One of the central elements in Pope John Paul II’s support for capital punishment as expressed in the Catechism’s section #2267, is that it should be rare, and this article from The New York Times indicates just how rare it really is.
On Wednesday, a federal judge ruled that California’s use of capital punishment was unconstitutional because the system was excessively arbitrary.
The arbitrariness that United States District Court Judge Cormac Carney highlighted is not that too many prisoners are being executed with insufficient due process, but that prisoners on death row are rarely executed, and when executions do occur, it is only after a lengthy and unpredictable delay.
This is unconstitutional, he argues, because a system “where so many are sentenced to death but only a random few are actually executed” is so arbitrary as to violate the Eighth Amendment’s protections against “cruel and unusual punishments.”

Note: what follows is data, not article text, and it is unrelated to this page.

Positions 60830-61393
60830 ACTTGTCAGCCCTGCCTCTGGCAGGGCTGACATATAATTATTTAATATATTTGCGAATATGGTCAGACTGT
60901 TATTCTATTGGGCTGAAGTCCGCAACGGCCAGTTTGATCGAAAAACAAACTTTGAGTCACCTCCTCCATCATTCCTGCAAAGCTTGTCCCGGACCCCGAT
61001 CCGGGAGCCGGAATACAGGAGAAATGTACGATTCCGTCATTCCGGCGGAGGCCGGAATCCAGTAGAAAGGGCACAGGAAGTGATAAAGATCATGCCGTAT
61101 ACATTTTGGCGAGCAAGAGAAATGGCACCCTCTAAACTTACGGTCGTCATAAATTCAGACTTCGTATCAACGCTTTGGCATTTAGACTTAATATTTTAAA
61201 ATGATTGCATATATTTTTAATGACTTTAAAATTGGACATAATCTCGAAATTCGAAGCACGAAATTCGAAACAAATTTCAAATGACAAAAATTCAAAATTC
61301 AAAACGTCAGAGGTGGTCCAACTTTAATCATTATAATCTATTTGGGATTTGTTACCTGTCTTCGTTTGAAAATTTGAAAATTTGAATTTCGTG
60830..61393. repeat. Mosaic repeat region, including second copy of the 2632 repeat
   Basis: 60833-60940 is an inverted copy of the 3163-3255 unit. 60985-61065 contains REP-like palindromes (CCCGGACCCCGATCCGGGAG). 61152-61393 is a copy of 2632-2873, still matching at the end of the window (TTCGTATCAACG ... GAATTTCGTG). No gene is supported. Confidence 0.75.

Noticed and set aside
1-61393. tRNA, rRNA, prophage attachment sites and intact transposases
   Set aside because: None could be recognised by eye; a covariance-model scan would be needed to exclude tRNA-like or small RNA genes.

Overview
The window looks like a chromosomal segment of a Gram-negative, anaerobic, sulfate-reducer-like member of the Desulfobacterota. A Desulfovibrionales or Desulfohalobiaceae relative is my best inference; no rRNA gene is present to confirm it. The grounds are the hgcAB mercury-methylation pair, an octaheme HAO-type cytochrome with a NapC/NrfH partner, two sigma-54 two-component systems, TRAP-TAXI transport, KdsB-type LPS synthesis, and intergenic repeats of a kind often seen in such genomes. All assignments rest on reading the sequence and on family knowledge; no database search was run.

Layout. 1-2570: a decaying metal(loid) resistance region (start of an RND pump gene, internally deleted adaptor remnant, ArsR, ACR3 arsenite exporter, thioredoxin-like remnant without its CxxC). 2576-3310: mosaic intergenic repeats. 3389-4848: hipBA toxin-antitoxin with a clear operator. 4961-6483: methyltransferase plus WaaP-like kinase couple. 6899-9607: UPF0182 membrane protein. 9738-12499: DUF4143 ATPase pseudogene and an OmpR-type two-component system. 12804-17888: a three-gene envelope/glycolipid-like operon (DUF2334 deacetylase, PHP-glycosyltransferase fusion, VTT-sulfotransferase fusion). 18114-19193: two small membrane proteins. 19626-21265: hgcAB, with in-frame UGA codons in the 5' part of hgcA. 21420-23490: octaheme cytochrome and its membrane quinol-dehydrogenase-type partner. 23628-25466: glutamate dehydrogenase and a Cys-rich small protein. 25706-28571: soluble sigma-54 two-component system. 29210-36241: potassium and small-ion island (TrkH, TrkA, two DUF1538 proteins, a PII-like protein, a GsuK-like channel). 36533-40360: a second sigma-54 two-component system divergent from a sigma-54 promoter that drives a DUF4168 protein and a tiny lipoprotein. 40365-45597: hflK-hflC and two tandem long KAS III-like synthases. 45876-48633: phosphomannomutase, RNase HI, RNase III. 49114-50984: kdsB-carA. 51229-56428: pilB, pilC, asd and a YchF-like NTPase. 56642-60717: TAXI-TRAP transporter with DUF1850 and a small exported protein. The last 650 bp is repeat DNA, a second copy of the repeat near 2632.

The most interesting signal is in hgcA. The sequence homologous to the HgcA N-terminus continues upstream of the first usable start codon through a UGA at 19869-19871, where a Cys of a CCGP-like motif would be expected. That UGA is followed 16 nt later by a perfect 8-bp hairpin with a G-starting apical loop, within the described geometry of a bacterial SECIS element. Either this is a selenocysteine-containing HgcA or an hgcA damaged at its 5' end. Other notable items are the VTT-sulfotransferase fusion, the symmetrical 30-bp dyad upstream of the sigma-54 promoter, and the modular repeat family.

Judge Carney’s ruling calls into question a delicate political equilibrium that allows the public both to demand that their lawmakers pledge fealty to the death penalty when running for election, while not actually having to stomach the enormous number of executions that a systematic program of capital punishment would entail. The result is that death penalty statutes remain on the books in most states as death row continues to expand, yet relatively few are actually executed.
Some numbers put all this in perspective. The F.B.I. reports there were 14,827 cases of homicide or non-negligent manslaughter in 2012, of which 11,298 occurred in jurisdictions that have the death penalty. Research indicates that around one-fifth to a quarter of these homicides were for capital-eligible crimes, suggesting there were around 2,500 capital-eligible homicides in 2012, which is both high by global standards and much lower than in previous decades.
Yet there were only 45 executions last year. When fewer than one in 50 capital-eligible homicides leads to the death chamber, it is clear that capital punishment is rare.